Like the folks upthread, I was sick with jealousy that my brother got to do boy scouts. Probably why I have a pocket knife collection today. I do combat sports and that more than adequately gives me a roughhousing fix. And I've got a killer retro gaming setup because back in the 90s, video games were "for boys." More broadly, it's been clothes. I got bullied relentlessly by my mother and peers at school for not looking feminine enough/too masc. So once I got out of the Navy and could wear what I wanted, I dove really hard into mens fashion. It's a hobby I feel very strongly about, and has only continued to bring me joy once transitioning gave me the right body. The part that really pings the little boy within is def my black leather motorcycle jacket. I desperately wanted one as a kid, bu no that was "for boys." Well fuck her, I'm a boy and all the things are for me now.


Chunky_pickle

I never got to experience roughhousing growing up- having a little sister I wasn’t allowed to do anything physical with her. Unless we both had sockem boppers on our hands… so part of me does want to get into something like BJJ and have an opportunity to be physical and fight with other guys in a sporting way. I feel you hard on clothes too. My clothing and gender presentation was the single biggest strife with my parents growing up with me only wearing boys/men’s clothes my whole life. But it wasn’t the clothes I actually wanted or that fit like they should because my body wasn’t right for it. I just looked frumpy and not put together. Transitioning and having top surgery gave me a whole new lens on fashion and clothes and I finally took some pride and interest in what I wore and how I looked. It was such a nice change. Now I can wear whatever I want and feel confident and comfortable.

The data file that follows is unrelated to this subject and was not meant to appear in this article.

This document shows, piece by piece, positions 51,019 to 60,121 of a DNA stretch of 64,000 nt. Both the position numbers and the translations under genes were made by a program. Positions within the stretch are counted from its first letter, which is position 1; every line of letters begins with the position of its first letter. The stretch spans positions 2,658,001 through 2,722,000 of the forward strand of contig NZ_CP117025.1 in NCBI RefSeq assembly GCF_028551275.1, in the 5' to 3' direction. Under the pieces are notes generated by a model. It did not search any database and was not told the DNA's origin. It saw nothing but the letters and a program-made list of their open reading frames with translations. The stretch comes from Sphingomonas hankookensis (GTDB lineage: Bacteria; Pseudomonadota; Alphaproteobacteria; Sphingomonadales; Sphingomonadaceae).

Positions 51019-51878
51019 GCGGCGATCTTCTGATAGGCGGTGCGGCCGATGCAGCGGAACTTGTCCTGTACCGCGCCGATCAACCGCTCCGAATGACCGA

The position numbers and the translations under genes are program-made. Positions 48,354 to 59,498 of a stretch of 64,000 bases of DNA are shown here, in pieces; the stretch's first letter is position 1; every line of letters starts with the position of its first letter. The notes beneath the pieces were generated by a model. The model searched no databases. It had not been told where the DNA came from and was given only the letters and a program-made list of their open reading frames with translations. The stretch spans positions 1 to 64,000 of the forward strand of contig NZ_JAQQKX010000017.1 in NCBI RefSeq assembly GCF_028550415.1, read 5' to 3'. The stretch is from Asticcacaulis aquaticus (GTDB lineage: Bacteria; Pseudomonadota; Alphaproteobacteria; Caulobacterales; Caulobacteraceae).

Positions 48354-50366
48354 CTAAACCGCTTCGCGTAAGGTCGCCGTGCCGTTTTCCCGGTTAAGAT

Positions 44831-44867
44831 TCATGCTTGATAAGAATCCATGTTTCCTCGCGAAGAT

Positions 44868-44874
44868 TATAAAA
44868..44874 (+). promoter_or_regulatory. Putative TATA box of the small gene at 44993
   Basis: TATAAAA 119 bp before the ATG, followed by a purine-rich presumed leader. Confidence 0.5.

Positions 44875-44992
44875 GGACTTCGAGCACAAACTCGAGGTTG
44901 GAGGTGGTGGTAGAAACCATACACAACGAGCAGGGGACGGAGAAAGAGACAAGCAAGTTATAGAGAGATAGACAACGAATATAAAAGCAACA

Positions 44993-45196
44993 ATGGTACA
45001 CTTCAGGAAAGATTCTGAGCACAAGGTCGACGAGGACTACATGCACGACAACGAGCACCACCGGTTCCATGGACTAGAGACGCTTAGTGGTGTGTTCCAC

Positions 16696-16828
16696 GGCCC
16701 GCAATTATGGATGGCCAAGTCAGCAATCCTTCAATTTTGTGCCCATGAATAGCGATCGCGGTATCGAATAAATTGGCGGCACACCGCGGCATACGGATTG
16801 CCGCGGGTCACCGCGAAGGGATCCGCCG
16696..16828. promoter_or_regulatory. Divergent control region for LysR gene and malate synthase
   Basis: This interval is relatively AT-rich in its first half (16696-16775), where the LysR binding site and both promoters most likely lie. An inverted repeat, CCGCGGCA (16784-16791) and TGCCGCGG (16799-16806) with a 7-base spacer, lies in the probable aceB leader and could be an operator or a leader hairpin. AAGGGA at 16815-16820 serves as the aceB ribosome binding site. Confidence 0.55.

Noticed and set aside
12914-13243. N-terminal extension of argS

Pristine-Bread-2936

Ive been trying to do this right now. Im in band and we usually have rehearsal on the first floor but all our stuff is on the second floor. I try to carry as much as i can and hold stuff for others, especially the girls but not get too close. Spending all my time running, listening to music, joking and being monotone as in not showing too much emotion. Its pretty fun because i relate more to the guys now instead of the girls


Chunky_pickle

Nice you get a chance to do the stuff you want to while it’s still within your realm of lived experience while growing up vs after the fact- enjoy it!


introbook